|Opponents of Orban's government say it is using its majority in parliament to pass undemocratic laws [AFP]
Hungary's parliament has approved a controversial central bank law that may affect upcoming talks with the International Monetary Fund (IMF) and European Union about financial support.
Parliament approved the law on Friday, which increases political influence over the bank, after adopting several modifications to comply with requests from the European Central Bank (ECB).
The new law gives the prime minister the power to name the central bank's three vice-presidents. Earlier, the bank's president nominated his two deputies.
The country's monetary council, which sets interest rates, will be expanded from seven to nine members, and their nominations have now been routed through parliament.
The law, vigourously pursued by Prime Minister Viktor Orban, was approved by an overwhelming majority of 293 to 4.
"Nobody can interfere with Hungarian legislative work, there is no one in the world who might tell the elected deputies of the Hungarian people which act to pass and which not to," Orban said on public radio ahead of the parliamentary session.
Ahead of the vote, Antal Rogan, a member of Orban's ruling Fidesz party, said: "This law strengthens the independence of the central bank."
He said that the legislation would "guarantee the independent functioning of the Monetary Council and the central bank".
Another law approved on Friday paves the way for a merger between the country's national bank and its financial regulator.
Rogan said the government would not push through the merger during the current term of National Bank of Hungary President Andras Simor, which ends in early 2013.
A statement from the National Bank of Hungary released ahead of the vote said that the changes "endanger the stability of the Hungarian economy and therefore gravely damage our national interests".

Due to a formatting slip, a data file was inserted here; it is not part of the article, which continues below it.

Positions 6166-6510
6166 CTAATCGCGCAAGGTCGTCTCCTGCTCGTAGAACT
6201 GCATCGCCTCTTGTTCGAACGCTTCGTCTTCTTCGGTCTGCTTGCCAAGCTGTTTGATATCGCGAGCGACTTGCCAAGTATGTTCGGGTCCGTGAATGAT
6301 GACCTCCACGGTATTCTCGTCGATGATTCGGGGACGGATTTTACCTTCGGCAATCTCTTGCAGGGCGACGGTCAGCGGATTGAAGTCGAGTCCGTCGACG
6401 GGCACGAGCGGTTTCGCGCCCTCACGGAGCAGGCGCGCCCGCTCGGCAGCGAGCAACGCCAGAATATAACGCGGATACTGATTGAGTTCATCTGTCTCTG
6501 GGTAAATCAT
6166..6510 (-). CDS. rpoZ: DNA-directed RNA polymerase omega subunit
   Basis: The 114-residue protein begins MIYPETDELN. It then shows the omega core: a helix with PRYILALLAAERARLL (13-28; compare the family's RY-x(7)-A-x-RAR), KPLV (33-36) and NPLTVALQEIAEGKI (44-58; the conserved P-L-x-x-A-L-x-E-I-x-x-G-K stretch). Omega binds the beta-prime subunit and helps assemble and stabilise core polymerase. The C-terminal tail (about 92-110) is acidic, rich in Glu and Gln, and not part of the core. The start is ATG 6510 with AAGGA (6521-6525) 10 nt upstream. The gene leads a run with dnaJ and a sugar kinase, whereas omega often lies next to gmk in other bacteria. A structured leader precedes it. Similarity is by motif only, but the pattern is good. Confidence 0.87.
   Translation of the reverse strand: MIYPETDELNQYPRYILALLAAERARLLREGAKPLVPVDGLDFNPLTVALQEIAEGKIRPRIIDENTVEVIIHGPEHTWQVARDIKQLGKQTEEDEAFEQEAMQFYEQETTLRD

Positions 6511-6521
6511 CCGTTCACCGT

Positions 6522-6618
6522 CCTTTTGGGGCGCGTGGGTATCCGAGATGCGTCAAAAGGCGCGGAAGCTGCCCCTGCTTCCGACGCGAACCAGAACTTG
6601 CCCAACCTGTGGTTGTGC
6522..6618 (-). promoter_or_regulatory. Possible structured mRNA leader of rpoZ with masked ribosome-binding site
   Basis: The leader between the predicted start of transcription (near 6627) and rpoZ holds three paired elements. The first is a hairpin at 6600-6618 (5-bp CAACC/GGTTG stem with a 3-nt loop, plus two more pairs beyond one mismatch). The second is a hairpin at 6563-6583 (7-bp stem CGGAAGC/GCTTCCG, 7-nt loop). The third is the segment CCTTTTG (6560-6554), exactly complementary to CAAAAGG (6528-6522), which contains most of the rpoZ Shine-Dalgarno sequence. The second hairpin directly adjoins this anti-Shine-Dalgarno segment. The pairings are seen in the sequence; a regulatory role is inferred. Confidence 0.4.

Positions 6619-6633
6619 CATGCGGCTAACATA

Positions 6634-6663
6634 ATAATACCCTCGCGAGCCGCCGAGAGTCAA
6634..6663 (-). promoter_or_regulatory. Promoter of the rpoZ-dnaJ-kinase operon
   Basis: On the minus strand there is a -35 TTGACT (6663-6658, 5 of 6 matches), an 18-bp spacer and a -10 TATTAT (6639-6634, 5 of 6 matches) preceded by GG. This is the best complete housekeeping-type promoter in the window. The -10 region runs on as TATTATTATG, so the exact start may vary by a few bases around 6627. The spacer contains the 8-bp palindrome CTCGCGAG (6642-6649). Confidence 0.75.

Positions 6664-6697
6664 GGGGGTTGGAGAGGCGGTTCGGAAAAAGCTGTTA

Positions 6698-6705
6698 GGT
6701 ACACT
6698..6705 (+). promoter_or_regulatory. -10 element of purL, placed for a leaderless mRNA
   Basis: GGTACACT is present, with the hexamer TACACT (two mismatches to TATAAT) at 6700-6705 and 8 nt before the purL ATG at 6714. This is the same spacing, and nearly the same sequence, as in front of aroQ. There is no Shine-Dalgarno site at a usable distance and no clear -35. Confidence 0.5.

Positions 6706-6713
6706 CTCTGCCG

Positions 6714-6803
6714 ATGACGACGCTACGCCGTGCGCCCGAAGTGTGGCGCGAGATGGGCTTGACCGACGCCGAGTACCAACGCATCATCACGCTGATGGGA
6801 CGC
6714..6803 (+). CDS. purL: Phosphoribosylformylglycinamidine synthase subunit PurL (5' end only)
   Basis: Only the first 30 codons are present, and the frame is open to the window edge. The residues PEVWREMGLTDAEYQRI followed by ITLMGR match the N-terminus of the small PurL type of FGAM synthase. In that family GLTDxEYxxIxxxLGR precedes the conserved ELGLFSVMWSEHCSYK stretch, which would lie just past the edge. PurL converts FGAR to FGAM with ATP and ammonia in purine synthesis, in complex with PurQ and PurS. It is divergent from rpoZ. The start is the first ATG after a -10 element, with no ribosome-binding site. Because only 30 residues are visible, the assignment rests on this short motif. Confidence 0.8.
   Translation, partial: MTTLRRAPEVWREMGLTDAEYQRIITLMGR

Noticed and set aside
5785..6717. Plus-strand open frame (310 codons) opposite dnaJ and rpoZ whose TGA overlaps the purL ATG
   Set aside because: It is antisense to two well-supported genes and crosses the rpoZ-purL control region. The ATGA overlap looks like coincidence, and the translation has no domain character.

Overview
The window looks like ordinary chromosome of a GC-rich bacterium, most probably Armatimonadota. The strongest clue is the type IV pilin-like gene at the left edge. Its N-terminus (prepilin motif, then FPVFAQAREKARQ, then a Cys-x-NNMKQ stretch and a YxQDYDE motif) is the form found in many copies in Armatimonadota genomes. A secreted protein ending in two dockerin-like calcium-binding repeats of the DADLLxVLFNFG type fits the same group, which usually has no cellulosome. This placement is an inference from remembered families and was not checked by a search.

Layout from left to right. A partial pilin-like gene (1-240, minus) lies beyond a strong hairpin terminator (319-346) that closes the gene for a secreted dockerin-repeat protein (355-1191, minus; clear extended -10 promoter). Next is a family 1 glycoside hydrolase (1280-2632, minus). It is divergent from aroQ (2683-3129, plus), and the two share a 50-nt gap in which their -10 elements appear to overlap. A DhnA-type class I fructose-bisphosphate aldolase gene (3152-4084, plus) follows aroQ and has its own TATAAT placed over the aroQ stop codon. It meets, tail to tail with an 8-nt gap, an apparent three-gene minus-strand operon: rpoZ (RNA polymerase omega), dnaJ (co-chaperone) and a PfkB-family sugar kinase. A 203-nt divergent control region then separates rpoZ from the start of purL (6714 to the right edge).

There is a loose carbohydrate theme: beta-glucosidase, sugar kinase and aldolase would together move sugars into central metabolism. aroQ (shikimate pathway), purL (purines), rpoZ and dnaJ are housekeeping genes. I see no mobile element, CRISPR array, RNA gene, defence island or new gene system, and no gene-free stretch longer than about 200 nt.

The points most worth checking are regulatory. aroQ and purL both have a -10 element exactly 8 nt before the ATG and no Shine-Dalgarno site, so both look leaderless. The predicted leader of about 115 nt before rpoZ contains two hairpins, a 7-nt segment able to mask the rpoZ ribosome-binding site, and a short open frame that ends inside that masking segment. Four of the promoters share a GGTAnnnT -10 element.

"The new laws ... open the way for the influence of government and political party interests on central bank decisions," the bank said. "This ... is counter to the basic treaty of the European Union."
The ECB has already voiced its concerns about the independence of Hungary's central bank, and EU and IMF officials left talks earlier this month saying that any bailout would be difficult to arrange if the legislation was to pass.
"We will be assessing the legal scope of the new laws," a spokesman for the EU's executive arm told the AFP news agency after the law passed.
"We have reiterated our concerns to the Hungarian authorities in the past few days. Of course the [European Commission] remains open to help Hungary in fully implementing EU law."
Orban, meanwhile, has suggested that negotiations for a financial bailout from the IMF are "important but not crucial".
"If the IMF gives us a safety net, we will face the next period with greater self-confidence and greater security, but if such an agreement is not reached, we will be able to stand on our own feet," he said.
Hungary's ability to tap bond markets is in fresh doubt after a set of auctions on Thursday that saw the yield on five- and 10- year bonds rise almost a full percentage point to as high as 9.7 per cent in some cases.
High interest rates on bond indicate that investors consider the risk of the country defaulting on its debts to be higher.
In late 2008, Hungary became the first EU country to turn to the IMF for a bailout, receiving a $26bn standby loan to avoid bankruptcy.
Orban chose not to renew the loan in 2010, opting instead for market financing and to keep the IMF out of government economic policies.
The government has imposed taxes on banking, energy, telecommunications and other sectors, as well as nationalising about $14bn in assets managed by private pension funds, all moves that would have been in contravention of IMF conditions.
Tamas Fellegi, a cabinet minister in charge of Hungary's current round of negotiations with the IMF, is due to meet with officials from the fund, including Managing Director Christine Lagarde, during a visit to Washington in the first half of January.